Chicken pox is, traditionally, temporarily uncomfortable for kids and troublesome for parents. But in some rare cases, it’s much more: Varicella (chicken pox’s scientific name) can lead to infections and pneumonia in otherwise healthy children and adults, and a small but significant number of people die each year.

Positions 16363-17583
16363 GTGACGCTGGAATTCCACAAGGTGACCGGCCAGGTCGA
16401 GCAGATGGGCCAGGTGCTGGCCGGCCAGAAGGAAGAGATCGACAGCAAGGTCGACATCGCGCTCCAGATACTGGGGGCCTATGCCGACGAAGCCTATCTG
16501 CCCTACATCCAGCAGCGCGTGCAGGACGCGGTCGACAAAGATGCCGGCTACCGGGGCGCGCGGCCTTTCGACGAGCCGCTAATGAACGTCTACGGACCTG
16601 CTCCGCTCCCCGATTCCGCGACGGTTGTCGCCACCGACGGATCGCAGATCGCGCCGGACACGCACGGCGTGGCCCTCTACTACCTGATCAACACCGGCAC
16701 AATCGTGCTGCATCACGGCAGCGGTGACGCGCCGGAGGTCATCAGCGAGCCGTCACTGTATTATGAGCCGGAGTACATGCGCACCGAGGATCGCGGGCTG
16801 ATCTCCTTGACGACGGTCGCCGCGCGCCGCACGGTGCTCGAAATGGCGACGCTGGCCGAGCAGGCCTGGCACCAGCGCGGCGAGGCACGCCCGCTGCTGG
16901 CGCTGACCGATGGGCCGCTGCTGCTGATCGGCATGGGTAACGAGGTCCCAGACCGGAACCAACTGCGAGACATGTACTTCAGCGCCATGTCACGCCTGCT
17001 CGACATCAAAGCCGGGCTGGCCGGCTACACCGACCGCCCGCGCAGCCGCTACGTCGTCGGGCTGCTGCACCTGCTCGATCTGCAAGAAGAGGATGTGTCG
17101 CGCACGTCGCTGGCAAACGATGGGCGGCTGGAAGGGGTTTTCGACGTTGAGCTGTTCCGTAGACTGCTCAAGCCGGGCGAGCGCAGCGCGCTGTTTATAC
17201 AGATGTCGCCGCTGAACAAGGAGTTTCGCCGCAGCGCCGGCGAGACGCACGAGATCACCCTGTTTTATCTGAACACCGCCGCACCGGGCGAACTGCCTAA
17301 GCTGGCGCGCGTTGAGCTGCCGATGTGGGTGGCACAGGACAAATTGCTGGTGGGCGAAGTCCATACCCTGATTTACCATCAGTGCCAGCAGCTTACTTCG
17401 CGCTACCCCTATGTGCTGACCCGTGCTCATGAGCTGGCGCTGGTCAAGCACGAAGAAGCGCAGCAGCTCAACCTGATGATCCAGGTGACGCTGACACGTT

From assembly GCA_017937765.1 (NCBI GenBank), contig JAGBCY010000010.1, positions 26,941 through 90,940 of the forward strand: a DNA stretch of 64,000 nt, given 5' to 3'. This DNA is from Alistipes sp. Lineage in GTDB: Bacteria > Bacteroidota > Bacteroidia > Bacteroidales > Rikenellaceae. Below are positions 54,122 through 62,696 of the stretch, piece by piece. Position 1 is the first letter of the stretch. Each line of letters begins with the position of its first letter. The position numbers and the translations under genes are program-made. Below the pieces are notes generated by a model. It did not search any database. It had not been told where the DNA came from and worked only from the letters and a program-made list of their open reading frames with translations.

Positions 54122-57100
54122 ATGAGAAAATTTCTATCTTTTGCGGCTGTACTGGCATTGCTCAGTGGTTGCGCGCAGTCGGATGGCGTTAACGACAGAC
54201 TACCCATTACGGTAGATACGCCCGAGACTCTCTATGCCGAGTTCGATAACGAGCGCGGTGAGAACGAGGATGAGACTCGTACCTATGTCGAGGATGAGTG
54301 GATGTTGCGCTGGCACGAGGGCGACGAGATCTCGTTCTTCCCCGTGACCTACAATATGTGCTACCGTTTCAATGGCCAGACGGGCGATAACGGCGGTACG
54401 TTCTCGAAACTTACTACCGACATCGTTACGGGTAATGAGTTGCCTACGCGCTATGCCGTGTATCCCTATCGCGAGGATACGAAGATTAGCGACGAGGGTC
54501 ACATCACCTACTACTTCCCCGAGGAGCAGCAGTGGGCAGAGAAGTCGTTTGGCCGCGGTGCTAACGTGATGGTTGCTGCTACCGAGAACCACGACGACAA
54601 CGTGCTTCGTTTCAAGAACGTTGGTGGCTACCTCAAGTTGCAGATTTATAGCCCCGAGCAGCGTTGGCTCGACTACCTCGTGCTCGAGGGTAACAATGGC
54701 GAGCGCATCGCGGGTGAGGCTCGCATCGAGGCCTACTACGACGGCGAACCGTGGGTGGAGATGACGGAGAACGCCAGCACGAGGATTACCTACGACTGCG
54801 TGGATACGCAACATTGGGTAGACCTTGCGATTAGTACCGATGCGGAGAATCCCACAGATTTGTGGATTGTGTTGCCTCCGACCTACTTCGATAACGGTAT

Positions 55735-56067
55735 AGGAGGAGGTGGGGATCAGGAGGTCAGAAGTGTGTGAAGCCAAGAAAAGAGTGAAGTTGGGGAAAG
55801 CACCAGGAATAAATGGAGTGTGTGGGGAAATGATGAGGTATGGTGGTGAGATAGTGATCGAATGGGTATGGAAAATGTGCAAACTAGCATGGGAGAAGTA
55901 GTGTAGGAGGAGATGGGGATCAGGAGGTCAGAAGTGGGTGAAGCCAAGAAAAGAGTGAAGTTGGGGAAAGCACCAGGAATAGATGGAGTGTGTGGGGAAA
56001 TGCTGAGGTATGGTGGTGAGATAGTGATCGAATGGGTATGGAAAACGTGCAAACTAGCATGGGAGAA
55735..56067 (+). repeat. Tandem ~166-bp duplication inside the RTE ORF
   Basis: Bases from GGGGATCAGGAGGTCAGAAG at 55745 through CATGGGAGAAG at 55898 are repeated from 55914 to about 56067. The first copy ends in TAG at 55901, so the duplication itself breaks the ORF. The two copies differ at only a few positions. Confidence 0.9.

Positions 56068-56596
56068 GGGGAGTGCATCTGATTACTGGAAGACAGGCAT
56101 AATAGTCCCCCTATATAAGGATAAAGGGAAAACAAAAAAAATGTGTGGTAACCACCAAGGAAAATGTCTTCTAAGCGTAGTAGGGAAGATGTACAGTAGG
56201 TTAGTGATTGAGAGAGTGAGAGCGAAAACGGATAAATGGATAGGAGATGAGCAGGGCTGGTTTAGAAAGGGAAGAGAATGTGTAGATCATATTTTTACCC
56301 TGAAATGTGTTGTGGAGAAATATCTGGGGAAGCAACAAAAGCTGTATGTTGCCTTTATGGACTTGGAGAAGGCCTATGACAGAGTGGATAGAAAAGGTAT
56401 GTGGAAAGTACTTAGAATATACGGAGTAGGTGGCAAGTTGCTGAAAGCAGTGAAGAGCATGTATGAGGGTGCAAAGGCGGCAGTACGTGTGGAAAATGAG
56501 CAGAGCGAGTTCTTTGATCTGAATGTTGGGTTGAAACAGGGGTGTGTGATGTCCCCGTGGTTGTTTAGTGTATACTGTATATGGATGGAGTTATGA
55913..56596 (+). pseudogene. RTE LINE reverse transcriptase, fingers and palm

For the study, the researchers tracked deaths by varicella since the introduction of the vaccine in 1995. In 2007, there were 14 directly varicella-related deaths in the United States, as opposed to an annual average of 105 in the four years leading up to the vaccine’s introduction. In 2006, the CDC suggested that a second dose of the vaccine could completely eliminate varicella deaths in the country.